English 391W: Dreams

Course Description

The interpretation of dreams is the royal road to a
knowledge of the unconscious activities of the mind.
–Sigmund Freud, The Interpretation of Dreams (1900)

You must empty yourself for sleep. And before you are emptied for sleep, what are you. And when you are emptied for sleep, you are not. And when you are filled with sleep, you never were.
–William Faulkner, As I Lay Dying (1930)

Are dreams the “royal road” to the unconscious, as Freud suggests? Or do they blot out the self entirely, as Faulkner implies? Are dreams mystical missives? Meaningless by-products of firing neurons? Do they consolidate memory? Drive artistic endeavors? Can they seep into or influence waking life? The elusiveness of dreams, which propel us to imagined worlds whose logic falters when we wake, has made them an inspiration to innumerable artists and an object of study for neurologists, psychologists, and philosophers. In this senior seminar, we will explore the art and science of dreaming.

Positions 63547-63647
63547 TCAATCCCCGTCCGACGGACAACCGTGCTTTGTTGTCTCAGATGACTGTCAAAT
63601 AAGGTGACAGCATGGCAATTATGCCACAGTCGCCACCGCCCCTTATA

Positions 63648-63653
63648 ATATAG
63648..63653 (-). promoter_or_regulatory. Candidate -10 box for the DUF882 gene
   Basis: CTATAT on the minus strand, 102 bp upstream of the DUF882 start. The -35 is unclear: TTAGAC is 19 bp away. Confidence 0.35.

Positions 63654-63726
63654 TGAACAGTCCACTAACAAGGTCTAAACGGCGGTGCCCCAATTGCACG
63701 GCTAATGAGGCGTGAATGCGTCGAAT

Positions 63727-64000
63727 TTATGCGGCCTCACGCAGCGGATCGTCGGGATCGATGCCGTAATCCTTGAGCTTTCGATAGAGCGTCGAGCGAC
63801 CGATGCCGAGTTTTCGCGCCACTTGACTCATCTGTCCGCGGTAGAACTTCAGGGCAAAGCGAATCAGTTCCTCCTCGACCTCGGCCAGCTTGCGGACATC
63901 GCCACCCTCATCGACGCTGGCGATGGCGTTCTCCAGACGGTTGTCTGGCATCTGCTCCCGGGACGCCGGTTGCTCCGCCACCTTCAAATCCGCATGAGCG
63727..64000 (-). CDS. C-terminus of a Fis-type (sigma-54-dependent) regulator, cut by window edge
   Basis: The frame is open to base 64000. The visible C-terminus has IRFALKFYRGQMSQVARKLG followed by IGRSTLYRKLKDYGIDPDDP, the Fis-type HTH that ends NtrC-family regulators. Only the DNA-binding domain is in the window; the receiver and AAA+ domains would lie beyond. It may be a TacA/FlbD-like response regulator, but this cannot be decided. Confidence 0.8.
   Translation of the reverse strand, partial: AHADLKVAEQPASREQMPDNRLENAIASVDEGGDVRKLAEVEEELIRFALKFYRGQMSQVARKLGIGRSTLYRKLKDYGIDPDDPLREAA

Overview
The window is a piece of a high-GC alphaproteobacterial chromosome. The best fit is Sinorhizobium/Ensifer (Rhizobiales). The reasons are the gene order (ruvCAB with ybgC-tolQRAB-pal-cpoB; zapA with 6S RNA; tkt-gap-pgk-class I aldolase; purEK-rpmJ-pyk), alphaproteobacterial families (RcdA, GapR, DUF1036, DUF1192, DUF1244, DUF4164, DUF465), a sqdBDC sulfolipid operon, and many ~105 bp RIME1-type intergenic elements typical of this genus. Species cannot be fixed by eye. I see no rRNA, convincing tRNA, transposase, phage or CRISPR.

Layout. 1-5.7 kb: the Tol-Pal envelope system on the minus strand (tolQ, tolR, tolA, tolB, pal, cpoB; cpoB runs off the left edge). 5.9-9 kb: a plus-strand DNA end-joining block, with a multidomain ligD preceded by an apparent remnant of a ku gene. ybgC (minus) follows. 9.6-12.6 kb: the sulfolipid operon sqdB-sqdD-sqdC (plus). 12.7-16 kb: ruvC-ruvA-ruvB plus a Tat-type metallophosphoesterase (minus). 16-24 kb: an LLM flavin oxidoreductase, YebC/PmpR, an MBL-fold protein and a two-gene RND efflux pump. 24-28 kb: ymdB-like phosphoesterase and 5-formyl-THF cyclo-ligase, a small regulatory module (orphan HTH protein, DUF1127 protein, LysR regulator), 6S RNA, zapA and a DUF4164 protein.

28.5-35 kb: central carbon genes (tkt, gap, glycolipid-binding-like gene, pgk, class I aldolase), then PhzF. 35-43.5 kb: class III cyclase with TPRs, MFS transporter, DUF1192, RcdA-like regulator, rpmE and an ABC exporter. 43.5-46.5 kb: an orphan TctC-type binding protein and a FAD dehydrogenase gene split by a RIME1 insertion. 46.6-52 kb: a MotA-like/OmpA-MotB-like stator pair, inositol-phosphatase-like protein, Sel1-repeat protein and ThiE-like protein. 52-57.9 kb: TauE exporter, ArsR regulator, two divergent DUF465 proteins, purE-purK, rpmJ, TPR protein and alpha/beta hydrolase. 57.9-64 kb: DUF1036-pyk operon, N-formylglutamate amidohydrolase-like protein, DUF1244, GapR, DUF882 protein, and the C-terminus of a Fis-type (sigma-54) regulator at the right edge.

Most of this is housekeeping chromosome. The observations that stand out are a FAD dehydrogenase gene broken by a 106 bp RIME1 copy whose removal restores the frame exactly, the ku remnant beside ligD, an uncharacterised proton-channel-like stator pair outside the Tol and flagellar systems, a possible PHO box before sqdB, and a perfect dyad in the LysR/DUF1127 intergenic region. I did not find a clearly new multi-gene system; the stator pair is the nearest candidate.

We will read classic dream theories by Freud and Jung; examine contemporary theories by dream researchers such as J. Allan Hobson, Ernest Hartmann, and Stephen La Berge; read literary texts by writers such as William Shakespeare, Charlotte Brontë, Franz Kafka, and Kazuo Ishiguro; listen to music by Kurt Weill, Bob Dylan, and The Postal Service; view two films, Luis Buñuel and Salvador Dalí’s Un Chien Andalou and Richard Linklater’s Waking Life; and take a virtual tour of Dalí’s Dream of Venus, the surrealist funhouse he built for the 1939 World’s Fair (in Queens!). We will all keep dream blogs, documenting our dream lives and reflecting on them through the lens of our course readings and discussions. Students will also develop interdisciplinary research projects that address current questions in the field of dream studies.

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